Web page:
With the building completed, there was still a need for more Sunday School rooms. In 1956, SMC purchased an additional lot beside the three previously purchased and the second building phase for an education wing began in the fall of 1957. It was a two-storey, 24-room wing included a good-sized kitchen and washroom facilities and most of the work (project coordination, carpentry, finishing, installation, furniture building, etc.) was done by volunteer effort. It was an amazing project and we felt blessed that God gave us the resources to complete it. In 1965 an additional two adjoining lots were purchased and added to the church property to make more room for parking.

Building 3: Hanover Street (1974)

In 1970, SMC began talking about building a larger sanctuary and in 1971 the congregation began to look into options for expansion. After weighing the options, it was decided that the church would expand by constructing a new building (sanctuary with a basement) next to the current building. The addition featured a conventional layout with seating for approximately 500 with the choir at one end and the congregation facing the choir. Ground-breaking for this new project began in April 1974 and by December it was completed and SMC held its grand opening.

Through prayers and supplication God granted the members of SMC unity and enabled the congregation to proceed with the project. The success of this venture was largely attributed to this sense of unity and we all felt God had richly blessed us as a fellowship of believers.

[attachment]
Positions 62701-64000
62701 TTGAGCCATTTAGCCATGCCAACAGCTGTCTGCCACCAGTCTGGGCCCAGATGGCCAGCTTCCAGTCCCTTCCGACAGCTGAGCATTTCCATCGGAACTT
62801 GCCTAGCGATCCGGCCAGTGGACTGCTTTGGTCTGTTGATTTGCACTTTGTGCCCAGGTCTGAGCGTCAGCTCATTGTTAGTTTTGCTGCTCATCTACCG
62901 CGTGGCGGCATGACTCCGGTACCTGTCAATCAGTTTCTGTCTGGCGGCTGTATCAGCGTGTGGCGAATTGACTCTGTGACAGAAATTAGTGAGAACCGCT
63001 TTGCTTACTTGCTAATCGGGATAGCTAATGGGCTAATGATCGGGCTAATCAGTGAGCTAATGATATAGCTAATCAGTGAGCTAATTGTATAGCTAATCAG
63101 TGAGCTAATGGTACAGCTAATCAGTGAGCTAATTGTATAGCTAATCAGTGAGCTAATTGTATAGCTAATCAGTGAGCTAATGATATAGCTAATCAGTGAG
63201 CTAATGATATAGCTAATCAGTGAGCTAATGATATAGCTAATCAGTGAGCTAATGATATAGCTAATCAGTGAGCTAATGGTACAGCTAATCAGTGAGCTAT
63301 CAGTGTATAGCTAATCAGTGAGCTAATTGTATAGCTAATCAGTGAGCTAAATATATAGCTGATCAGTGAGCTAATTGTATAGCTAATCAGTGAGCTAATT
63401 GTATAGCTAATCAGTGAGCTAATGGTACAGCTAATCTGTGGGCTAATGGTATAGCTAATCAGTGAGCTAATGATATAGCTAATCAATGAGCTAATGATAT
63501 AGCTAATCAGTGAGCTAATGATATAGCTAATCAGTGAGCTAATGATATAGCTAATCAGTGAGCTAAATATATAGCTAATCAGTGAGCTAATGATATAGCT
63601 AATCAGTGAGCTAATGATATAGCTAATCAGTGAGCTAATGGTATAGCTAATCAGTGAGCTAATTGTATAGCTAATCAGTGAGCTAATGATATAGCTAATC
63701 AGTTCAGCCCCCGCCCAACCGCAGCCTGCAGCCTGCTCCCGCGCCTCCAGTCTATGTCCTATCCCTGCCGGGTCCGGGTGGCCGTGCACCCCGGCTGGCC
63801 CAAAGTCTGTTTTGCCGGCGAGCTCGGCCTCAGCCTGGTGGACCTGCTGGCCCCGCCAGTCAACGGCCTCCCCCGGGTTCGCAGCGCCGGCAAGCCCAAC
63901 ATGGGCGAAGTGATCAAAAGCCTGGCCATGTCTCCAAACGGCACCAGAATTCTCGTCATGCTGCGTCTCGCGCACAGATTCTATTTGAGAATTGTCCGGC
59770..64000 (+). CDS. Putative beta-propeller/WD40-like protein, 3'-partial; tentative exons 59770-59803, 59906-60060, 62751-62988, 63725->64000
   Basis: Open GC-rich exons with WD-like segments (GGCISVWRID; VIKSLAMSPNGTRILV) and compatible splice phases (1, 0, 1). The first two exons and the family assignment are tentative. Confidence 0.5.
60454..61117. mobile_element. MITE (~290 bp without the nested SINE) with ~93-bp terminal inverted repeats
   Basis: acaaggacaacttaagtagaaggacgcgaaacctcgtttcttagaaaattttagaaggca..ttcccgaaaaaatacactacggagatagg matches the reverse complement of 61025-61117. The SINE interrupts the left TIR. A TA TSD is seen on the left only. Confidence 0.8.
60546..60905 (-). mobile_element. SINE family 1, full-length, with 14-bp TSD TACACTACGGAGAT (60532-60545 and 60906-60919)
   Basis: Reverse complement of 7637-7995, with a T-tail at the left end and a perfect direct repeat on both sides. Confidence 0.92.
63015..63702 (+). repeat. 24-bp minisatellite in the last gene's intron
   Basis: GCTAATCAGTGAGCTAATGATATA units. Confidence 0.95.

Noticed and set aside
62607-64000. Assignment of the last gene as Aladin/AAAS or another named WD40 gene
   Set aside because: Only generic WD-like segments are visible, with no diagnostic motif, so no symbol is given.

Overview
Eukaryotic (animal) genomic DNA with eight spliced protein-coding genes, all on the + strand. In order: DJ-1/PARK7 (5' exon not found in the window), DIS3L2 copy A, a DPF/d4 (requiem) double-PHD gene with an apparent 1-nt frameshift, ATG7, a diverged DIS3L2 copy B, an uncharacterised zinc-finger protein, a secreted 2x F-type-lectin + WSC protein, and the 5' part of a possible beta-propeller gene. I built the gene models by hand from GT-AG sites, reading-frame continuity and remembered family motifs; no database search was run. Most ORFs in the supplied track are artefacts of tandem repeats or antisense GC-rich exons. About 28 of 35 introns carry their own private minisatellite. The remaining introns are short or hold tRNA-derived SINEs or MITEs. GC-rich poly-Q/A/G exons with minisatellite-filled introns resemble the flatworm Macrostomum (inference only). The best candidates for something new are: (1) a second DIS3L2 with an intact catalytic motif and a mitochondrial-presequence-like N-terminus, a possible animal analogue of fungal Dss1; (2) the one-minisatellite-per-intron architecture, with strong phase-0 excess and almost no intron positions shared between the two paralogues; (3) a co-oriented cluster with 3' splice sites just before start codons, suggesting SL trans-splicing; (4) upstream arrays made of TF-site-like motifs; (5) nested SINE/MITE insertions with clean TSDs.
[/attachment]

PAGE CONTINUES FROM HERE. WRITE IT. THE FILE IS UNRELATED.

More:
Between 1980 and 1986 three additional lots were purchased to facilitate future expansion.

Building 4: Loewen Boulevard (1989)

In 1983 space was again becoming an issue. The congregation required a larger sanctuary and more Sunday school space for history assignment help for school students and we soon began to pursue selling the current property and building a new church on Loewen Boulevard (then called Townline Road). The new space would feature an 800-seat sanctuary with a large stage, a large foyer, grade-level entrance for wheelchair accessibility, a combined gym and banquet hall for 500 and a larger education wing. Ground-breaking for this project began in 1988 and volunteer effort was a huge part of the construction process saving the church roughly $160,000 in expense costs. Again, the congregation felt God’s blessing as the entire building project was completed in 1989.

Building 5: 294 Lumber Avenue (2023)
Steinbach Mennonite Church [building]For several years the Crossview Church leased our building for 3 days a week. They were able to have weekday programs and celebrate their main church services on Saturdays. In the fall of 2023 the SMC congregation decided to lease their building to Crossview for 5 years so they could have full-time use of it, including Sunday services. In December SMC moved to the former Legion building at 294 Lumber Avenue, behind the Steinbach Credit Union.

“Church building projects bring out the best and the worst in people. This project [building 4] must have brought out the best in our congregation.” — John Kroeker